A sometimes confusing aspect to the English language is the degree to which an object can be described as having human feelings or taking human-like actions. We call this “anthropomorphization” of the object, and certain anthropomorphic descriptions do (or do not) sound natural in technical writing. The purpose of this note is to survey the spectrum of anthropomorphizing verbs and phrases to clarify where awkwardness arises in technical writing. Such awkwardness can cause reviewers, editors, and readers to stop thinking about the research program and start thinking about whether the language is being used correctly. We must avoid this possibility.
Clever and provocative anthropomorphism can certainly enhance non-technical writing. For example, Callies (in “Why money can’t buy you anything in German: A functional-typological approach to the mapping of semantic roles to syntactic functions in SLA,” Cross-linguistic Influences in the Second Language Lexicon, 2006: 111-129) offers several examples that sound natural—even sparkling—in non-technical prose in English but sound unacceptably unnatural when translated directly into German:
California grows the best oranges.
The 3rd of October celebrates the day of German reunification.
69 million dollars bought him the election.
Although a state, a date, and a quantity of money can’t possibly take any conscious action, the meaning is clear. Such anthropomorphization would be considered excessive in technical writing, however, where the goal is not to create a new and notable phrase but rather to express questions, results, and procedures clearly.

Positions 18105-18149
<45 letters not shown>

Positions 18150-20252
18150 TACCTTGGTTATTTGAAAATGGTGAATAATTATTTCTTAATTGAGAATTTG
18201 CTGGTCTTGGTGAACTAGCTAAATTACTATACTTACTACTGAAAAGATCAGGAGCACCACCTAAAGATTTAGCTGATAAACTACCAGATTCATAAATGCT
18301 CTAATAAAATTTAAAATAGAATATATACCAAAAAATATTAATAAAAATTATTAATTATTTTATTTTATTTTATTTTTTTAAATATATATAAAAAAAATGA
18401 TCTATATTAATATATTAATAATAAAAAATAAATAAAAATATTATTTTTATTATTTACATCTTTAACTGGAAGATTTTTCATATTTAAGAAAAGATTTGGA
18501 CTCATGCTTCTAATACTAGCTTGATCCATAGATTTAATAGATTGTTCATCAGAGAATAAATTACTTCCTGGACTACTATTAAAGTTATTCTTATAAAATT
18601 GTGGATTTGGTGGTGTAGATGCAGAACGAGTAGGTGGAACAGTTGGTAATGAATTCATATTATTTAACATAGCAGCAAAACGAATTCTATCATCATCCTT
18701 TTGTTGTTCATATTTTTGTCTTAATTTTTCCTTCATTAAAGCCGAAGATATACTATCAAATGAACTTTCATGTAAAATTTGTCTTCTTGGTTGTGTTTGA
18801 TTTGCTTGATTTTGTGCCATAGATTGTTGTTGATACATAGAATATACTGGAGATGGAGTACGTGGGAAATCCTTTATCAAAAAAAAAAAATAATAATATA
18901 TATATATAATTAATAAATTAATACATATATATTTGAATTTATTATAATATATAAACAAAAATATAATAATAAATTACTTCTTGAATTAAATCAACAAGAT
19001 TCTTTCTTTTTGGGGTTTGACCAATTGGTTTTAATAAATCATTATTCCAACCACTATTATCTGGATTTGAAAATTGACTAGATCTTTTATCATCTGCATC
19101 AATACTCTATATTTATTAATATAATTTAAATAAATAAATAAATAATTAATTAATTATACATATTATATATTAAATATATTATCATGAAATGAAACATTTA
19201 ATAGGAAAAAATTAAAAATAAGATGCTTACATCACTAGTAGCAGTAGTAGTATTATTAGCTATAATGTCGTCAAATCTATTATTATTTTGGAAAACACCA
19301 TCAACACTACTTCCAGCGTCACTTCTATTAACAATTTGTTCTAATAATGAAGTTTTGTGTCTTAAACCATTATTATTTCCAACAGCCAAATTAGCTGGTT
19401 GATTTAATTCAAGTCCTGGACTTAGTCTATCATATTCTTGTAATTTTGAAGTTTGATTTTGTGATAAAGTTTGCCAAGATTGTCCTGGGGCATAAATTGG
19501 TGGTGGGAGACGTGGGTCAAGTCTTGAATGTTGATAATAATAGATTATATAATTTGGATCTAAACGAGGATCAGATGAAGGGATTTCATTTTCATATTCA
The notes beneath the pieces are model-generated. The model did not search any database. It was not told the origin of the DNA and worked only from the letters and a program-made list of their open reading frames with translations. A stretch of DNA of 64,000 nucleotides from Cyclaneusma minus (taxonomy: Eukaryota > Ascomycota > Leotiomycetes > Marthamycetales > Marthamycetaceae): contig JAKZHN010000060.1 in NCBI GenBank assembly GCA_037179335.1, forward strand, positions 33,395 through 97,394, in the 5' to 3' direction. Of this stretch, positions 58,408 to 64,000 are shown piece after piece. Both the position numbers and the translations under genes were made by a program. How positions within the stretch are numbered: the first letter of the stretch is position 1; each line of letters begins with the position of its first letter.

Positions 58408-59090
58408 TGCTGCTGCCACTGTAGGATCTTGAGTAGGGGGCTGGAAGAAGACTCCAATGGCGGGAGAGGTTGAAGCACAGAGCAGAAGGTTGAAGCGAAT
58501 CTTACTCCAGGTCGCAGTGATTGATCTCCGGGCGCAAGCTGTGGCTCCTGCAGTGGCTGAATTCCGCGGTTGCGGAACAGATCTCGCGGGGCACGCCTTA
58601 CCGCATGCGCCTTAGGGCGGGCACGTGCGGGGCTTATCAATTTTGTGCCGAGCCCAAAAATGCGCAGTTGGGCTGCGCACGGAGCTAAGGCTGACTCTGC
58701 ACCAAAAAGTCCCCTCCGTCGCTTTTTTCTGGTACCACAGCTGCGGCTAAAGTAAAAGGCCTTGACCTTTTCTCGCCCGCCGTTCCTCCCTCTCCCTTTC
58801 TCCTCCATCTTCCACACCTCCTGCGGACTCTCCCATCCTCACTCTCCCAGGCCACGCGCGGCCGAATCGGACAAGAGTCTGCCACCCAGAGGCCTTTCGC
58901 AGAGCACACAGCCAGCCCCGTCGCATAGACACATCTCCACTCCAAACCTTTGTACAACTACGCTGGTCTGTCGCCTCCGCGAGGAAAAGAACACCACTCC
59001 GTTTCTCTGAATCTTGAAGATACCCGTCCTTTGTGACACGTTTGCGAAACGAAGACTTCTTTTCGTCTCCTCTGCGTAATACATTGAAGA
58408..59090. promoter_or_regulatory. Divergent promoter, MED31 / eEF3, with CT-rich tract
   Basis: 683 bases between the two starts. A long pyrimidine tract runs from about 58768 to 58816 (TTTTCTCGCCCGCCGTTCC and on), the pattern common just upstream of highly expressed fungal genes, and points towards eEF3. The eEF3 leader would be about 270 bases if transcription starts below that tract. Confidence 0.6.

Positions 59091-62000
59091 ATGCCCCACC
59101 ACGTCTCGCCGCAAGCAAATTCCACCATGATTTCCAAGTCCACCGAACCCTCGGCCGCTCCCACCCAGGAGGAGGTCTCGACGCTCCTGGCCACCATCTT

A reasonable strategy in academic and technical writing is to be as objective as possible without sacrificing readability. We constrain ourselves to use more straightforward language—not to make reading tedious but to allow our reader to focus on the purpose, importance, results, and implications of our research. A reader who finds too many unusual or awkward expressions might decide that we cannot properly articulate our findings. A colleague for whom English isn’t a first language might find our writing indecipherable. This potential loss of attention prompts us to consider our words carefully.
Let’s consider several examples from the technical literature. It sounds natural, for example, to say that a steel beam “carries a load” even though no beam has ever picked up a weight and walked off with it:
“In materials science, mechanical failure is defined as the loss of a material’s capacity to carry a load and is measured by a material’s strength and ductility.” Zhang, Nature Nanotechnology 7:551–552 (2012).
Furthermore, it sounds natural to say that a titanium film between a silicon substrate and a gold film “serves as an adhesion layer” even though the layer hasn’t the consciousness to commit to serve any goal. Consider the related examples:
“After virus entry into the host cell, the viral genome is uncoated and serves as a template for the translation of a single polyprotein…” Pedersen et al., Nature 449: 919–922 (2007).
“Surface ligand attachment plays a part in specifying the endocytic compartment.” Nel et al., Nature Materials 8:543–557 (2009).
“…the polymer is in its extended state and acts as a ‘shield’ to block the binding of large biotinylated proteins…” Ding et al., Nature 411:59–62 (2001).
“The front end of the biochip performs the required unit operations for the sample preparation” Brolo, Nature Photonics 6:709–713 (2012).
Here, the common element is that the material or device is following the intention, the behest, of the researcher who designed and assembled the system. However, it begins to sound less natural to say that a film “defends against” a condition, for example.